Lexington parents react to COVID vaccine approval for children under 5 years old

COVID vaccines will soon be widely available for Kentuckians aged six months to five years old.
Published: Jun. 18, 2022 at 10:49 PM EDT
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LEXINGTON, Ky. (WKYT) - COVID vaccines will soon be widely available for Kentuckians aged six months to five years old.

“We’ve had vaccines and they’ve been doing well for the older populations and now if you’re older than six months...they can get vaccinated and we can provide them some protection,” said Dr. Foxx, a Lexington physician.

In an interview with WKYT Friday, Dr. Foxx discussed the FDA’s authorization of COVID vaccines for children under 5. He says while dosages may be different, the vaccine’s effect isn’t.

”It’s a little different between Pfizer and Moderna,” Dr. Foxx said. “The dose is not equivalent but the function is the same.”

But the federal approval hasn’t quite sparked local interest. While CDC advisers voted unanimously to recommend the vaccine for kids under five today, the vast majority of parents I spoke with at Jacobson Park tell me they are not comfortable with their kids getting it.

”She’s not in school yet so I don’t think I’m going to get her vaccinated,” said Crystal Bragman about her two-year-old daughter.

Bragman says her stance will likely change when she starts school and is in crowded, indoor settings.

“If my daughter was in school, I would get her vaccinated because she’s around other people,” Bragman added.

Lexington resident Rachel Lanham has four children, aged three to 12, and says she does not intend to have any of her kids get it at this time.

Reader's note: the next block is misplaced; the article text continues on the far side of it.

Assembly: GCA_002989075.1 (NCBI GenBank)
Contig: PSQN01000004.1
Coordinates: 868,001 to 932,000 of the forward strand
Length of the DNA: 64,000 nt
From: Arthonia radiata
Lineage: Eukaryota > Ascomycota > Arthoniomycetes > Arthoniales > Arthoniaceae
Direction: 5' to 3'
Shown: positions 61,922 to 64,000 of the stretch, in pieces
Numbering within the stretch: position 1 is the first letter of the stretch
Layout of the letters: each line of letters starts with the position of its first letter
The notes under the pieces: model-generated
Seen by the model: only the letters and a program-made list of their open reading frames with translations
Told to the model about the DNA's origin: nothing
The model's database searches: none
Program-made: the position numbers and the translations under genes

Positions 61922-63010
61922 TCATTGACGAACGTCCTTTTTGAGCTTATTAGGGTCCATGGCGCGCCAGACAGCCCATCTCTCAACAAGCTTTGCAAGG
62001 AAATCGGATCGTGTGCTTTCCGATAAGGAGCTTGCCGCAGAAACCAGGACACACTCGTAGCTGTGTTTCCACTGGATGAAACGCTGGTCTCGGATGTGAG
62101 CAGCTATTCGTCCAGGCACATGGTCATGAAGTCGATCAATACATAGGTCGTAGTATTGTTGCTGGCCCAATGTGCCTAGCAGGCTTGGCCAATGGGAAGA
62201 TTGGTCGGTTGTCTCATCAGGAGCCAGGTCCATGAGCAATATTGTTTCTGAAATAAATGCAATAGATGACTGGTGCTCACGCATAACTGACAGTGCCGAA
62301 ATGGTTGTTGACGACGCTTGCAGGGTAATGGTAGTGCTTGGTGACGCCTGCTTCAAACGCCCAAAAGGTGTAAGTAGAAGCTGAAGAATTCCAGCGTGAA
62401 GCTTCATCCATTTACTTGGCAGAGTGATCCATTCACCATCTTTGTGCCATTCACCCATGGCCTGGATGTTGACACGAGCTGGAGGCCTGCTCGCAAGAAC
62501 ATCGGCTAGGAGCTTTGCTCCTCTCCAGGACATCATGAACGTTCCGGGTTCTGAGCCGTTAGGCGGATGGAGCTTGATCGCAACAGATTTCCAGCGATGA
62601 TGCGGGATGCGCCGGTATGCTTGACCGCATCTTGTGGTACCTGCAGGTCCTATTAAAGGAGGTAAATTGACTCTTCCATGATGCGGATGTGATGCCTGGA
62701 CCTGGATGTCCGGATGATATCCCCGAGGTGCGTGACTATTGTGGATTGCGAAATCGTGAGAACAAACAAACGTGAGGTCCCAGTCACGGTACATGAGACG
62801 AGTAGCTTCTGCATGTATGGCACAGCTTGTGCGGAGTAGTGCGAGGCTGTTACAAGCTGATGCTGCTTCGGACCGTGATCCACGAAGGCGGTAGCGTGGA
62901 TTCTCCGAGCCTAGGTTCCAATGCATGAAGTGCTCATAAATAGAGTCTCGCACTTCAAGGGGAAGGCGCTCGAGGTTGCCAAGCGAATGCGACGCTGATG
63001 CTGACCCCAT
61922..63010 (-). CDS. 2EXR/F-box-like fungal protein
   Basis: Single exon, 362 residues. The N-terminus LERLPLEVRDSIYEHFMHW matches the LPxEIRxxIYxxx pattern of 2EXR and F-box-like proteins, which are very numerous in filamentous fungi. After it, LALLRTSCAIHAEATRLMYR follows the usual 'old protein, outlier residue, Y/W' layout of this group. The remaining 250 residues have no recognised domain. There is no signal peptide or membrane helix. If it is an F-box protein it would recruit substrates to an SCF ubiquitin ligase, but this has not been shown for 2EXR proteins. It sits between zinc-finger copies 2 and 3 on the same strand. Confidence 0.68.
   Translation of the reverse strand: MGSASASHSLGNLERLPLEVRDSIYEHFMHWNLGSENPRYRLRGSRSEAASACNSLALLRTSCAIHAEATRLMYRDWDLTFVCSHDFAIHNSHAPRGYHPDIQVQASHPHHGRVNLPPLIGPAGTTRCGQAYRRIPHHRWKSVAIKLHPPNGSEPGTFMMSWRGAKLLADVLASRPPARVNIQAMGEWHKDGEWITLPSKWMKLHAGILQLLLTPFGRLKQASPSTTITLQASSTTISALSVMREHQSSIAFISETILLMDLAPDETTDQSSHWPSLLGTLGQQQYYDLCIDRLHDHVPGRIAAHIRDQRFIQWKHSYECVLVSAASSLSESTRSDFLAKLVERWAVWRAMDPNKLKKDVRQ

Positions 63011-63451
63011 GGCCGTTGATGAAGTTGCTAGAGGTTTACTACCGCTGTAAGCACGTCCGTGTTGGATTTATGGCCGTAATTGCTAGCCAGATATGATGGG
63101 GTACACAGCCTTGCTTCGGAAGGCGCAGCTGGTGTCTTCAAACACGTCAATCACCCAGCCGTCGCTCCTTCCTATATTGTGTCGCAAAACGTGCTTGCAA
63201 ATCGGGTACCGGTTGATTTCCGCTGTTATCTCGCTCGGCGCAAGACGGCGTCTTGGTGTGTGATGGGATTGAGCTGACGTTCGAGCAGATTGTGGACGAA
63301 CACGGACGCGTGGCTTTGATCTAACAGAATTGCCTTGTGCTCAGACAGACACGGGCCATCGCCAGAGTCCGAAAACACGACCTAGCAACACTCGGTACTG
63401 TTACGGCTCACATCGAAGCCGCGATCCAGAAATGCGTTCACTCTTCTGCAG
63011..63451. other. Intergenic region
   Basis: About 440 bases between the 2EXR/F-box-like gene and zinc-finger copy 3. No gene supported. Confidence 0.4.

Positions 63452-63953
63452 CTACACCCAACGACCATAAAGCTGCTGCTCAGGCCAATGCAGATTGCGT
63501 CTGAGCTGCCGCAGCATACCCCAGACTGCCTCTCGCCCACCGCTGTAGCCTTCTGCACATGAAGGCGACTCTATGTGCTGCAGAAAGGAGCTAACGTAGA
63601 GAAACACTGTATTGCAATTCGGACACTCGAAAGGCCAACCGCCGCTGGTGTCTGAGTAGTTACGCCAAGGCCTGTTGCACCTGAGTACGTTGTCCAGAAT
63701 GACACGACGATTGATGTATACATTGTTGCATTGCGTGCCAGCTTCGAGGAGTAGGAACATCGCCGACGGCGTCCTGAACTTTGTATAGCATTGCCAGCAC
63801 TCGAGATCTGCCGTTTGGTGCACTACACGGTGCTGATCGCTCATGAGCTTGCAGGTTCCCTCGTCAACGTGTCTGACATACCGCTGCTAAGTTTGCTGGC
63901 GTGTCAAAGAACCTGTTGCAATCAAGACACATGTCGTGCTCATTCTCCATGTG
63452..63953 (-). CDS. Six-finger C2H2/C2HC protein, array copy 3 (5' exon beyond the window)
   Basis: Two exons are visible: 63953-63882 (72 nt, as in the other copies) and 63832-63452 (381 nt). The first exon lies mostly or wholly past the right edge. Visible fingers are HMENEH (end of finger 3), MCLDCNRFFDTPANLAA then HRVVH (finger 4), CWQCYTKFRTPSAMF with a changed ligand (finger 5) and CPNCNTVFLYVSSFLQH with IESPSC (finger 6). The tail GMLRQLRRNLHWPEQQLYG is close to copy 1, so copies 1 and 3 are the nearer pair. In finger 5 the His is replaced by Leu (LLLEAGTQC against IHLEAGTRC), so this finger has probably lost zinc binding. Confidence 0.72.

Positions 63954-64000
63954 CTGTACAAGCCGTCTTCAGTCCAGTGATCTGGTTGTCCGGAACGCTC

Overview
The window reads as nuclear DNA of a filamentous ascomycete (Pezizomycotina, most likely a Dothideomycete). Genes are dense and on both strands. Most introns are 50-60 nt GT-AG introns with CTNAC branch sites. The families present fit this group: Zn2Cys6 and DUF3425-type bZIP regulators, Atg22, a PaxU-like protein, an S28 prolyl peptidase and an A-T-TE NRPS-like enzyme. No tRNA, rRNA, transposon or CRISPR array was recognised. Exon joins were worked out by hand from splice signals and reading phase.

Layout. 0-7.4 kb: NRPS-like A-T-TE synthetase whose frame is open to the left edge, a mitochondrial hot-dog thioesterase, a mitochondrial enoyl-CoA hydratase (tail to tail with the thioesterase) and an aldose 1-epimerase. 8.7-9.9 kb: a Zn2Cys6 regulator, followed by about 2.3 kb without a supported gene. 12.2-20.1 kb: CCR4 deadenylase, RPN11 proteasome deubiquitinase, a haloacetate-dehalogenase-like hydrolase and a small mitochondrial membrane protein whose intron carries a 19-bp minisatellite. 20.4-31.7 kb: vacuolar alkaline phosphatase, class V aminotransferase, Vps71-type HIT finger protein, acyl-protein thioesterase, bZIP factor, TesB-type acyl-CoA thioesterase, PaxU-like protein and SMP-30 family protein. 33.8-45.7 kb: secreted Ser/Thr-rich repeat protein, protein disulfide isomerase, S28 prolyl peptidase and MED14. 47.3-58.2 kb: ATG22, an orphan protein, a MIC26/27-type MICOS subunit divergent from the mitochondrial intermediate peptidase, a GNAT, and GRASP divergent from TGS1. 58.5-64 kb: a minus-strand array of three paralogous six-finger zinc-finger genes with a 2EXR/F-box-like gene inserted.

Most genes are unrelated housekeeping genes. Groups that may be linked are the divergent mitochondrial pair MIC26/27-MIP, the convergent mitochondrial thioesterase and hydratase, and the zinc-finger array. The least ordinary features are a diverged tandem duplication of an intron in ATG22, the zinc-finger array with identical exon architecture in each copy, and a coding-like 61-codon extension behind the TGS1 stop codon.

“Maybe in a few years if we know what it’s doing to our children, but not this early, no,” said Lanham.

“We were actually living in Japan and caught COVID as a family,” said John McCray, who brought his seven-year-old daughter, Precious, to the park. “At that time, she was five years old we got through just fine. I’d rather just work with the antibodies that are in us”

On the other hand, Jackie Neal is happy her two-year-old granddaughter can now get it.

”Kids need to be out and interact with each other and have that socialization, and you don’t want to have a fear of them getting sick,” said Neal.

But CDC survey findings show just one third of parents in the age group plan to get their child vaccinated.

While Dr. Foxx understands parents being hesitant, he says the benefits of vaccination outweigh the risks caused by getting the virus. But parents say it’s potential vaccine risks and unknowns that are their foremost concern at this time.

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